To preserve some fraction of Detroit Salt jobs, Senator Jones is asking taxpayers for $8 million in taxes. That’s nearly $113,000 per job/per year, assuming all 70 jobs are at risk. It’s likely, though, that we’re not talking about total layoffs, so the cost per job “saved” would be much higher.

The minimum annual $113,000 cost per job also ignores the cost to distributors, private users of road salt, and truckers. Neither does it consider the negative effect on employment in salt related businesses. It doesn’t contemplate the possible deterioration of roads, or increases in accidents due to more parsimonious use of road salt. It doesn’t recognize lost opportunity costs; every extra dollar spent on salt could have gone to fix potholes. Those things are unseen by Senator Jones.

It’s worth noting that Detroit Salt is a subsidiary of the Kissner Group, a Canadian company.

Detroit Salt’s leading competitor, Compass Minerals, is a US company operating a mine in Canada (Goderich, Ontario), while Detroit Salt is a Canadian company operating a mine in the US. So, the only possible point of this tariff is to “save” a few jobs at a single Michigan company outside of Senator Jones’ district. More from Crain’s: Bill seeks to help Detroit Salt gain edge over Canadian firms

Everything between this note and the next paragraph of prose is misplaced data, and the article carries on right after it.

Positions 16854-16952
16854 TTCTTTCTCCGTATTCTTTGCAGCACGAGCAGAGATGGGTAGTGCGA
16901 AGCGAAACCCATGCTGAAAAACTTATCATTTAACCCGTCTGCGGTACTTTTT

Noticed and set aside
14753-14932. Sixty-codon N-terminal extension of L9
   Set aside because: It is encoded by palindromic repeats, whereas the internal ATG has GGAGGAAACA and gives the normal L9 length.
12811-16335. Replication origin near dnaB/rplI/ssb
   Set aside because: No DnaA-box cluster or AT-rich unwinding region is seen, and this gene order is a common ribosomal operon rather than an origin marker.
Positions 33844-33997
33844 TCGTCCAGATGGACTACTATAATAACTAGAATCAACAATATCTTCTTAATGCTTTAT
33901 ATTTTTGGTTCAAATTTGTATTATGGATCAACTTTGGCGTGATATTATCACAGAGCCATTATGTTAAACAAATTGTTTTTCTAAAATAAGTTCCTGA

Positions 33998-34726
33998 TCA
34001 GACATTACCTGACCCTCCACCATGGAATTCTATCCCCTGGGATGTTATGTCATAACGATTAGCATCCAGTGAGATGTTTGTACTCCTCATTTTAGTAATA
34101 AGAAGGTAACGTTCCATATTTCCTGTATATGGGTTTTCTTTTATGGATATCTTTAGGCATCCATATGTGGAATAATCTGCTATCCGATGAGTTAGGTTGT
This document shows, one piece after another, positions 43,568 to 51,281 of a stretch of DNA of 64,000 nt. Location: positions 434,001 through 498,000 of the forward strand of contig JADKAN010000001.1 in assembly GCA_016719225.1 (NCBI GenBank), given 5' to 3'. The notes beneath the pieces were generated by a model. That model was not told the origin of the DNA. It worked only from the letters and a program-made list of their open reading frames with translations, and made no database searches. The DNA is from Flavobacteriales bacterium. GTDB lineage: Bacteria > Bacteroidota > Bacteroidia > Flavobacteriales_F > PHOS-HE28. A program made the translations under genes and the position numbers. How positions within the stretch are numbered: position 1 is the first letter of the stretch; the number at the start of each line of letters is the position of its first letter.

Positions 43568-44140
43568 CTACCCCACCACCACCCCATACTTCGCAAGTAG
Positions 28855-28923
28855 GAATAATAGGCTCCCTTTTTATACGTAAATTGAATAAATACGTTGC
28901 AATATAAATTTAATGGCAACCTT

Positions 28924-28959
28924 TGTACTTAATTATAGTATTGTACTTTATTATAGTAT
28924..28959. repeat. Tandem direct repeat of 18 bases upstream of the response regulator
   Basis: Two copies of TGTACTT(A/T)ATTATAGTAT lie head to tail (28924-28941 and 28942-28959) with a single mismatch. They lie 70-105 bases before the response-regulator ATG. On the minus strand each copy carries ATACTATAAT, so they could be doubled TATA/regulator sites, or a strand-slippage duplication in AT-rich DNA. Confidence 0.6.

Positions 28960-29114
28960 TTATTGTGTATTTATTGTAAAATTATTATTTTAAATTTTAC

The only Michigan company that sells a mined product to the state is Detroit Salt, which employs about 60 people on Sanders Street in southwest Detroit…

Sen. Rick Jones, a Republican from Grand Ledge who sponsored the bill, says the state should do what it can to protect Michigan workers’ jobs. He said he’s not concerned that the state might grant an incentive to a company with Canadian ownership, in part to offset competition by other Canadian suppliers.

“You call it a Canadian company,” Jones said. “I call it Americans, Michiganders, working here in the state of Michigan, and we need to support them and not workers somewhere else. If it is based here and providing 60 to 80 jobs to people here in Michigan, I consider it a Michigan company.”

I call it a subsidy to the Kissner Group.

Purchases of salt mined in Ohio would also be affected. Ohio already has tariffs on salt similar to the Michigan proposal, but they don’t apply them to Michigan. Senator Jones’ bill would apply our tariff to Ohio. I wonder how long Ohio will continue Michigan’s exemption?

One would have expected this to be a violation of the Commerce Clause in either case. Apparently, “an exception to the U.S. Constitution’s commerce clause applies to states if state government is acting as a participant in the market and not a regulator.” This is semantic gymnastics. It’s regulation by price-fixing.

All this central planning seems to be at cross purposes, with taxpayers caught in the middle by politicians pandering to populist economic ignorance. It’s just too complicated for them to pick winners and losers. One reason for the lower price for Canadian salt is said to be the $CDN/$US exchange rate: Something our president complains is an economic weapon in China’s hands. Simultaneously, he is doing his best to weaken the Canadian dollar by threatening to blow up NAFTA. Meanwhile, Rick Jones is clueless about anything except buying votes with your money.